WHITFIELD: So, it was mostly Susan Collins and you know, Lisa Murkowski who were talking about the meeting. They were not willing to share too much about what they wanted to be hopeful about, but

[16:35:00] Susan Collins did say that, you know, they felt that they were trying to be helpful and it was important in order to try to help move forward. However, Senator Lindsey Graham went a bit further on that point about the White House staff saying that while the president was great a week ago, he seemed like he wanted to come to the table and agree with a proposal.

Lindsey graham, you know, pointed blame at adviser Stephen Miller and said the staff is going at opposite direction. Do you largely blame the White House staff or perhaps even, you know, Trump trying to please his base?

WATERS: Well, you know, what's interesting is we have heard it from a Democrat and a Republican now. Schumer, Senator Schumer, thought that he had an agreement, a concept that they can move forward with, and he said he got a call from Kelly who basically said, whatever you all agreed to in essence, that's not a deal. That's not something you can move forward with. That's not what we have agreed to.

And then of course, Lindsey saying the same thing and identifying another person that's close to the president, Miller, so I think there is a lot of truth to it. And I like the fact that McConnell has said also at one point that they have to know what the president wants, but now I think they have moved from exactly that position.

And again, with the women involved and with Senator Collins providing some leadership, I think that we have an opportunity to get something done. I know that they did not reveal exactly what was going on in that meeting this they were having, but you really shouldn't reveal it. When you are in negotiation, you can't come out and negotiate on television and so I think she was very wise.

WHITFIELD: Are you gathering that the senators are now saying, you know, we're going yet alone because it's too confusing or there are perhaps isn't enough leadership coming from the president or the White House? That they feel like just as Charlie Dent had already said, Mitch McConnell had already said, that they really are not sure where the president stands on some of these issues.

WATERS: Yeah, I do have a sense that they have decided to move on. I think that McConnell has been very patient, basically saying they were waiting on the president. They wanted, you know, the president to take the lead, et cetera. But we're facing Monday and we're in a shutdown. And we have people who are, you know, not going to be able to go to work, who are not going to get paid.

And that's a dangerous position for all of us to be in. And we should do everything that we can to lift this shutdown, and so I do think that McConnell have decided that they have got to keep going, that they can't wait until the president decides what he wants to do.

WHITFIELD: And then according to some of my CNN colleagues, some of my colleagues eyewitnessed Senators McConnell and Schumer actually going off together perhaps even meeting. How encouraging potentially would that be and what would that say to you if that were the case?

WATERS: Well, I mean that's a good sign. Don't forget, Senator Schumer tried to get the president to meet with him and all of the leadership including Nancy Pelosi on the House side, and that did not take place. The president did not grant them that meeting that he asked for. So the fact that McConnell and Schumer are getting together is a good sign. And the two of them are experienced legislators. They have been here before. They understand how government works.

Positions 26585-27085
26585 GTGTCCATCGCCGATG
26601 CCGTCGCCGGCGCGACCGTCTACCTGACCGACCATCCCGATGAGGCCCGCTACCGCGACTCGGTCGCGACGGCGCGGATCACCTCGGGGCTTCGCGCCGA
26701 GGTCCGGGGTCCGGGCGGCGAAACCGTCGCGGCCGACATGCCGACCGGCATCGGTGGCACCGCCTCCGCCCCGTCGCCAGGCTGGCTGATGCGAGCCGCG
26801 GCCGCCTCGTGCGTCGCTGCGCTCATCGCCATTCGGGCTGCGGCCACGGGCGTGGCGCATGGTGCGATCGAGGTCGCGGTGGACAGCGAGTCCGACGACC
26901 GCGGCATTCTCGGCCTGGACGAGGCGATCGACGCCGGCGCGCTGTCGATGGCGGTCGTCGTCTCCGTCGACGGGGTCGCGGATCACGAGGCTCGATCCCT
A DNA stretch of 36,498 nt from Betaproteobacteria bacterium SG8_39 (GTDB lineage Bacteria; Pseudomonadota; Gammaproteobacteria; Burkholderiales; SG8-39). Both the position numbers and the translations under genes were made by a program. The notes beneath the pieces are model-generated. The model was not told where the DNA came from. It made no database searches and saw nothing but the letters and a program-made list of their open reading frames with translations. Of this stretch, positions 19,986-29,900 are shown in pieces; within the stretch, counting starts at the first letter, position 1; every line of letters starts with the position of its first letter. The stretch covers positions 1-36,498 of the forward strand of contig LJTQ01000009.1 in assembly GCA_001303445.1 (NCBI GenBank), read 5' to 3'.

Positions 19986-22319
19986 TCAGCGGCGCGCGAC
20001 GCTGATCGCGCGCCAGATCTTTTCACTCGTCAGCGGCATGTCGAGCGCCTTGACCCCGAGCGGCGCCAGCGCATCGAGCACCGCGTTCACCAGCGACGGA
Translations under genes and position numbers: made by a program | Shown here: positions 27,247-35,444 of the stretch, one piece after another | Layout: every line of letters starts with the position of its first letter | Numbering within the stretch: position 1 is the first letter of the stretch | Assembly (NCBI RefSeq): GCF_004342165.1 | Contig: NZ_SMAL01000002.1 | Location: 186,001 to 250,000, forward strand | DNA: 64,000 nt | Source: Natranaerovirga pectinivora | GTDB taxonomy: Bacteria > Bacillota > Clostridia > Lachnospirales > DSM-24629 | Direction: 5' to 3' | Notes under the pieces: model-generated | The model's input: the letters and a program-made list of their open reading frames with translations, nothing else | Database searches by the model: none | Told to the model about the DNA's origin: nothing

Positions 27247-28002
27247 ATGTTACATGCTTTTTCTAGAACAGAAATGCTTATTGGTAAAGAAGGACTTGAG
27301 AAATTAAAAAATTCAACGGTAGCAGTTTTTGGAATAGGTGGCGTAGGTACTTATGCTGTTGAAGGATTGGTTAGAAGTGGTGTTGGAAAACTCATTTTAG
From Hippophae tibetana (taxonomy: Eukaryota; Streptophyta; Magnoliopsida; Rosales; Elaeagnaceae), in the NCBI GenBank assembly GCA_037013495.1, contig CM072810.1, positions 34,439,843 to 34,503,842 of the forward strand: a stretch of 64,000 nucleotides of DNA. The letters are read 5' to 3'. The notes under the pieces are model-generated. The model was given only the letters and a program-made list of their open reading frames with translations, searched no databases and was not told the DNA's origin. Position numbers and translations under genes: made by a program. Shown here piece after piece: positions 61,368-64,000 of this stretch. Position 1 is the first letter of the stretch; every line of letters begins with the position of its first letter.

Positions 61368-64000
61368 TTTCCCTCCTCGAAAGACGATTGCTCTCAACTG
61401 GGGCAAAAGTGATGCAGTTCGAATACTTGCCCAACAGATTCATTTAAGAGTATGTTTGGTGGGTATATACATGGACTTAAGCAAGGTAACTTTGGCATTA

You don't have that kind of experience in the White House. The president does not have a clue about public policy and how it really works, and then those around him are basically new people who have not been involved in government, and so I will place a lot of confidence in the fact that there is a real opportunity for Schumer and McConnell to move this issue, come to some agreement and bring something out that I think most people can agree to.

WHITFIELD: All right, well, potentially a coming together with McConnell and Schumer after a day earlier of rather blistering remarks about one another and the process. Congresswoman Maxine Waters, always a pleasure. Thank you so much.

WATERS: Well, let me just thank you because you have had a lot of women on today. You have been following the march, and you had leader Pelosi on and Carolyn Maloney and on and on. This is good for us, and it's good for the nation to see the women and the women involved and the thoughts that we have. So thank you, Fredricka.

WHITFIELD: All right, well thank you. Like you said, a lot of eyewitness to women taking the lead.

WATERS: That's right.

WHITFIELD: All right, appreciate it.

WATERS: You're so welcome.

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WHITFIELD: All right. Welcome back. If you were with us moments ago, we had Congresswoman Maxine Waters on, and she said women are taking the lead this weekend, whether it's at the women's marches that are coast to coast across the country this weekend or perhaps even in the U.S. Senate. A meeting, a bipartisan meeting being led today by senators Susan Collins and Lisa Murkowski today, trying to come to some resolution to get the government back up and running.

And then just moments ago, Illinois senator and Iraq war veteran, Tammy Duckworth was on the floor imploring the U.S. Senate to ensure pay for military members as well keeping benefits going for families. Tammy Duckworth is with me now. So, good to see you, senator. This was an impassioned plea asking for assurances that pay continues. Do you feel like you had a captive audience? Do you believe that will be part of any potential resolution to get the U.S. government running again?